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First Nations Drum newspaper says an ad salesperson came up with the wording in the ad and ran it without the approval of Joyce Murray’s office.

Moe Doiron/The Globe and Mail

Canada's largest First Nations newspaper is apologizing to British Columbia MP Joyce Murray for running an ad in her name that included an "inappropriate" salute to the "sobriety" of aboriginal students.

At the same time, Ms. Murray, the Liberal Party's defence critic, is taking responsibility for the text, even though she said she was unaware of it.

"I was not aware of this advertisement and did not approve of its content," Ms. Murray wrote on Wednesday in a Facebook post.

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"However, I assume full responsibility for what has happened and I offer my most sincere apologies to all those who were offended by this comment."

She described the statement as "completely inappropriate" and said she was "unreservedly" apologizing for the "deeply offensive" language.

She was not otherwise available for comment on Wednesday.

The ad appeared in the Aboriginal Day issue of the First Nations Drum newspaper, which is distributed across the country. The ad said: "Congratulations to all 2015 Aboriginal High School Graduates. Sobriety, education and hard work lead to success."

Richard Littlechild, the general manager of the paper, a monthly with offices in Toronto and Vancouver that is celebrating its 25th anniversary, described "sobriety" as a "very loaded" word.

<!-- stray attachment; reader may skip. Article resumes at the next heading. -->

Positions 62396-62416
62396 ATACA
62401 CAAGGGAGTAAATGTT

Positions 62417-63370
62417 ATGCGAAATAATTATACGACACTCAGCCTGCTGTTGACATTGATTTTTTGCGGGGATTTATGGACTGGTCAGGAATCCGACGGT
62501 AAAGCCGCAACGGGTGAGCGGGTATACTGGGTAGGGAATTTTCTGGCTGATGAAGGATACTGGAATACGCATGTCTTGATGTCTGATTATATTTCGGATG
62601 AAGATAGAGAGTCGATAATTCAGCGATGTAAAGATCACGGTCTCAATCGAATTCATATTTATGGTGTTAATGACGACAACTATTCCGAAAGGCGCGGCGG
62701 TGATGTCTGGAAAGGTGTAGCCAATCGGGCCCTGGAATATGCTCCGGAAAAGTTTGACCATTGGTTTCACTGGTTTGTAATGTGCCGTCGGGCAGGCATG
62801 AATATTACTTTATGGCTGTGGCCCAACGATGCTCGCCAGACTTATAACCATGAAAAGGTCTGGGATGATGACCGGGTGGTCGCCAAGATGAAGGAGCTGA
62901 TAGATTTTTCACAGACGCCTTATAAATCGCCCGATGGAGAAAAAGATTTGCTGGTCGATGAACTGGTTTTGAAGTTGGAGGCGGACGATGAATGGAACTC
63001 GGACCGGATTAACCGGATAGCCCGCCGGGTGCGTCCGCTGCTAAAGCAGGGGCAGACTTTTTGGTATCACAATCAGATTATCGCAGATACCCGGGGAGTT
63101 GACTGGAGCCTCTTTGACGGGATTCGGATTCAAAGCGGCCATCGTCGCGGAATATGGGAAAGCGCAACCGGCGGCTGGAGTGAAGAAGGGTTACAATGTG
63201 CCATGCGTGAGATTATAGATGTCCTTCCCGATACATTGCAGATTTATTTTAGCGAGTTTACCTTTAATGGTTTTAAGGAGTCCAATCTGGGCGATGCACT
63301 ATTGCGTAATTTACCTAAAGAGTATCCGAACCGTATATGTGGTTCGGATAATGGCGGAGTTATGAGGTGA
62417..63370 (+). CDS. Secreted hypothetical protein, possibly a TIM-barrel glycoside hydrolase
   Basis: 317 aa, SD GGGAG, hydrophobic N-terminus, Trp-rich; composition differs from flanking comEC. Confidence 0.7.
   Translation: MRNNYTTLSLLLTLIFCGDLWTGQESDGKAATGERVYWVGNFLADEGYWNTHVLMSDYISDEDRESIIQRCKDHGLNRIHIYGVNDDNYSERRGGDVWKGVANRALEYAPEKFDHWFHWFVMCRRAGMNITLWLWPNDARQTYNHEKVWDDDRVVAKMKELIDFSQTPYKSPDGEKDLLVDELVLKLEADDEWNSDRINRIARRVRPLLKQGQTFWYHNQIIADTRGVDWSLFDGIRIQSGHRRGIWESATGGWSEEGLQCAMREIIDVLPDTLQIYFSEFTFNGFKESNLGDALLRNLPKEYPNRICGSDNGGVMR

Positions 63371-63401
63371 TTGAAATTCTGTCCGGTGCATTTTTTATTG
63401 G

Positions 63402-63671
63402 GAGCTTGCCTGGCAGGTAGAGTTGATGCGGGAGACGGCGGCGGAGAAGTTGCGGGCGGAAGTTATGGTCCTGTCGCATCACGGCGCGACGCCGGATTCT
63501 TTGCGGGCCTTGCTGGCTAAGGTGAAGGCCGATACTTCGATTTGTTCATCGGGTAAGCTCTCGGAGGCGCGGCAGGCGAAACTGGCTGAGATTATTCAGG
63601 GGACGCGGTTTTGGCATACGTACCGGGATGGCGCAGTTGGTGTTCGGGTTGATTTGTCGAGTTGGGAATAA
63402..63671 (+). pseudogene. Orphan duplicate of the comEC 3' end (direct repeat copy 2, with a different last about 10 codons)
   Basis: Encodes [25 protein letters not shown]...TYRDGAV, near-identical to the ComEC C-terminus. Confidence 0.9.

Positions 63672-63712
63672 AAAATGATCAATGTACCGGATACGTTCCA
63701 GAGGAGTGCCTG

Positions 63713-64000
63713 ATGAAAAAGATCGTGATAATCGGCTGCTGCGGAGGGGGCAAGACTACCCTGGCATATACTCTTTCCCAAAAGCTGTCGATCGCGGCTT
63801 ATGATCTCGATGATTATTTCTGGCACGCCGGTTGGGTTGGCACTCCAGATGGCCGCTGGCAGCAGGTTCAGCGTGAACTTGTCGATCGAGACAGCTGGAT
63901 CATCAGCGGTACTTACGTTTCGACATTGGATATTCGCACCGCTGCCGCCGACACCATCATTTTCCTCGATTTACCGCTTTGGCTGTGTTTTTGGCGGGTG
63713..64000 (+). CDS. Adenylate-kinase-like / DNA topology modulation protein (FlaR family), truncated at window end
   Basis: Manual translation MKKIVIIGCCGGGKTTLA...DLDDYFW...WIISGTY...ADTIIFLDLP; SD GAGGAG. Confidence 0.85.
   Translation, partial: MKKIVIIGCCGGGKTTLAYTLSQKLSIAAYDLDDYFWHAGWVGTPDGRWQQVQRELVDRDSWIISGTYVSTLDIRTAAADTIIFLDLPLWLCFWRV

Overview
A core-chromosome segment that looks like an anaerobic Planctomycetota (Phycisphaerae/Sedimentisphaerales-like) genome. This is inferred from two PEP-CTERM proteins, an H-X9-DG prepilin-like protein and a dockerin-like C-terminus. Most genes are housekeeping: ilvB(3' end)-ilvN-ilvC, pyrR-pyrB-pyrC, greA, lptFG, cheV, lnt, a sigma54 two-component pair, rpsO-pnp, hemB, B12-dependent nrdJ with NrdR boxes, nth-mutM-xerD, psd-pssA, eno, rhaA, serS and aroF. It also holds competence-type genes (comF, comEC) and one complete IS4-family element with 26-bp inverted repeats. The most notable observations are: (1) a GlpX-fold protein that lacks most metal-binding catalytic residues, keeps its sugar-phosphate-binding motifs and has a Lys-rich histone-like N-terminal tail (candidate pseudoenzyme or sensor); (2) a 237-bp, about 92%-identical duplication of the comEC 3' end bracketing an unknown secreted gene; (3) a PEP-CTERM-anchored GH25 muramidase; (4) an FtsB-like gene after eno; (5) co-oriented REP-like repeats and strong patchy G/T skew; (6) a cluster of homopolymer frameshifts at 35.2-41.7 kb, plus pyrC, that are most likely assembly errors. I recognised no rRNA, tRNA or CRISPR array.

He blamed the text on an ad salesperson who came up with the wording and ran it without the approval of Ms. Murray's office after her office and the newspaper agreed, in principle, to run the ad.

"They never got to see a proof," Mr. Littlechild said from Toronto. "The salesperson himself came up with the slogan. Unfortunately, we didn't catch it. I guess that makes us guilty also."

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He said the paper will run an apology online on Thursday, print an apology in the August issue and run the ad again without the offensive text.

He added that the salesperson, who has been employed by the newspaper for about 18 months, will be losing their job over the incident.

"The salesperson won't be with us much longer. He's going to be released from his job. It's negligent on his part," Mr. Littlechild said.

Ms. Murray, a former B.C. environment minister who has been an MP in Vancouver-Quadra since 2008, has been a regular advertiser in the publication in recent years, Mr. Littlechild said.

"I have total regrets. This is a woman who is very, very sensitive to native issues," he said, adding he had no doubt Ms. Murray would never have allowed the slogan to run had she had the opportunity to see it.

"The best we can do is apologize and try to rectify things to make people understand it was our problem, not hers," he said. "I feel really badly that her name is being dragged in on this when she had nothing to do with it."

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